The interesting thing is that while scoliosis is most-commonly diagnosed in children and adolescents, when paired with the degenerative effect of aging on the spine, the actual rate of scoliosis increases with age.
Studies that explore the prevalence of scoliosis in adults put rates of scoliosis in adults at between 12 and 20 percent, with one study looking at the prevalence of scoliosis in healthy adults 60+ years of age finding rates as high as 68 percent.
Studies put the rate of scoliosis in adolescents within a range of 0.47 to 5.2 percent, and while rates can fluctuate, it’s clear that the actual rate of scoliosis increases with age.
Scoliosis in Babies
As we’ve taken a look at the prevalence of scoliosis in adolescents and adults, let’s talk about babies.
Congenital scoliosis develops in utero as the spine is forming; this rare form is caused by a malformation within the spine itself that’s present at birth.
Types of spinal malformations can include misshapen vertebrae or vertebral bodies failing to separate, instead becoming fused together into one solid bone and causing the development of a scoliotic curve.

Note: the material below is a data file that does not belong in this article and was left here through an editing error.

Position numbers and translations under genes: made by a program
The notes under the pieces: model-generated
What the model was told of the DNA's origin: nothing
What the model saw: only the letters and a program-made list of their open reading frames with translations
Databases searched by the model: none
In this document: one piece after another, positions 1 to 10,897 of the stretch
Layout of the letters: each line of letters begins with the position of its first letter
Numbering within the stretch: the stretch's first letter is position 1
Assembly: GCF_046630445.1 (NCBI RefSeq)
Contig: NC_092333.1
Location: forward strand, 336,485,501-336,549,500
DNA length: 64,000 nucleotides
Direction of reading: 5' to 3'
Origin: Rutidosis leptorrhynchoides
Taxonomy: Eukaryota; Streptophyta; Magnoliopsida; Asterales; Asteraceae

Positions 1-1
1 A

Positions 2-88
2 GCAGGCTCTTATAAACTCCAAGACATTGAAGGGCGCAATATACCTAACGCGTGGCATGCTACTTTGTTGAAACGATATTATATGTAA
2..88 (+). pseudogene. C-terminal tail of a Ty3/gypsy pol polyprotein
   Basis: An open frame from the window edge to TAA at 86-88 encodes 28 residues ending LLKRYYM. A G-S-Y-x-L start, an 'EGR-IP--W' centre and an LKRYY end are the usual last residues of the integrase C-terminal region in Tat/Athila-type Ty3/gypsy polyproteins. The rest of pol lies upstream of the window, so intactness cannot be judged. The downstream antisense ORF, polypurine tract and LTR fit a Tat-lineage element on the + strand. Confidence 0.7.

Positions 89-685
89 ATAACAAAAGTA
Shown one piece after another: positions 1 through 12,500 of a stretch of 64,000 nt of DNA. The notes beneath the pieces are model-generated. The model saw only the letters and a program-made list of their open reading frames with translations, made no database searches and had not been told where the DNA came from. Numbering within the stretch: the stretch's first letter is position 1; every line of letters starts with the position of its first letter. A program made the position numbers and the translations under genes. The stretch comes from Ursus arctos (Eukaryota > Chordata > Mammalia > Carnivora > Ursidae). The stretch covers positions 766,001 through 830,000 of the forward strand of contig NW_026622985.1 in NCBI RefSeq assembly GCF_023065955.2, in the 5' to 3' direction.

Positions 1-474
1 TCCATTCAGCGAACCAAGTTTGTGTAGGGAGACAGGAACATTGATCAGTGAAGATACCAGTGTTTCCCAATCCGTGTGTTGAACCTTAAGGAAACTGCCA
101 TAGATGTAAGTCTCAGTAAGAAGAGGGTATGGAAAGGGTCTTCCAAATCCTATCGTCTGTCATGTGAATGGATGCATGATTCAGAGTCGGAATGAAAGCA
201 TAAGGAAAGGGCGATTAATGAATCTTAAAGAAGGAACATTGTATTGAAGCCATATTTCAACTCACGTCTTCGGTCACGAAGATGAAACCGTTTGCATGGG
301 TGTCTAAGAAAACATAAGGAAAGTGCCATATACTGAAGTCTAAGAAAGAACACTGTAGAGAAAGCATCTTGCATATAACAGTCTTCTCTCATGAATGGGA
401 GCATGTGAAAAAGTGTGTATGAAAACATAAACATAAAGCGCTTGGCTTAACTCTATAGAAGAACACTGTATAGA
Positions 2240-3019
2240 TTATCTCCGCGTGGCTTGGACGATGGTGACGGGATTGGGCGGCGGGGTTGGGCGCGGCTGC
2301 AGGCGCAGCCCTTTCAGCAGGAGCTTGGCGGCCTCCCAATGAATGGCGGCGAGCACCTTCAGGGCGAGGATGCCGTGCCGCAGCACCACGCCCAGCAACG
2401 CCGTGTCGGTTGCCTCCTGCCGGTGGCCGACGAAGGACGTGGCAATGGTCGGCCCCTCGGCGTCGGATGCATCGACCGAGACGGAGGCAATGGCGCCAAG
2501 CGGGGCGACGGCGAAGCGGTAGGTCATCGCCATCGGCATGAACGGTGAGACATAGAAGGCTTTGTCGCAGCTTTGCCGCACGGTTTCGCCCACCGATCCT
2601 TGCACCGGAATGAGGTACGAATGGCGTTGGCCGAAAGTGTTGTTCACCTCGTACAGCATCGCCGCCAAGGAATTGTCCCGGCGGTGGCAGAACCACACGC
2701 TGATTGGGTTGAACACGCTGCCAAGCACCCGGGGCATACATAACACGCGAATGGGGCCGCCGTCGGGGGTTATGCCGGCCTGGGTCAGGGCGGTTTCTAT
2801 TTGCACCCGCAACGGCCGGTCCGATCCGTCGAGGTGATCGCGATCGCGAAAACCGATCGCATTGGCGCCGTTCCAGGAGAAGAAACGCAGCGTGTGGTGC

Congenital scoliosis, however, isn’t common and affects approximately 1 in 10,000.
To clearly answer the question, what age is scoliosis commonly found in, the most common age group that scoliosis is diagnosed within is adolescents between the ages of 10 and 18.
Adolescent idiopathic scoliosis is the condition’s most prevalent type, but scoliosis can also affect babies, infants, juveniles, adults, and the elderly.
Although scoliosis is diagnosed more often in children and adolescents, the actual rate of scoliosis does increase with age, and this is understood as a result of growth triggering onset and progression, and age-related spinal degeneration increasing the incidence of scoliosis in the aging population.
When a baby is born with scoliosis, this is classified as congenital scoliosis, and when scoliosis develops between the ages of 6 months and 3 years old, this is considered infantile scoliosis.
Scoliosis that develops between the ages of 3 and 10 is classified as juvenile early-onset scoliosis.
Adult scoliosis is diagnosed in those who have reached skeletal maturity, and as scoliosis doesn’t become a compressive condition until skeletal maturity has been reached, this is when scoliosis tends to become painful.
Here at the Scoliosis Reduction Center, I’ve treated all types of scoliosis and patients of all ages, and the most important thing to remember is that regardless of age and gender, the best time to start scoliosis treatment is always now.
While there are no treatment guarantees, treatment started early in a condition’s progressive line is more likely to be successful; the only way to work towards counteracting the condition’s progressive nature is through proactive treatment.
So remember, although adolescent females are the most affected by scoliosis, the condition can affect people of all ages and genders.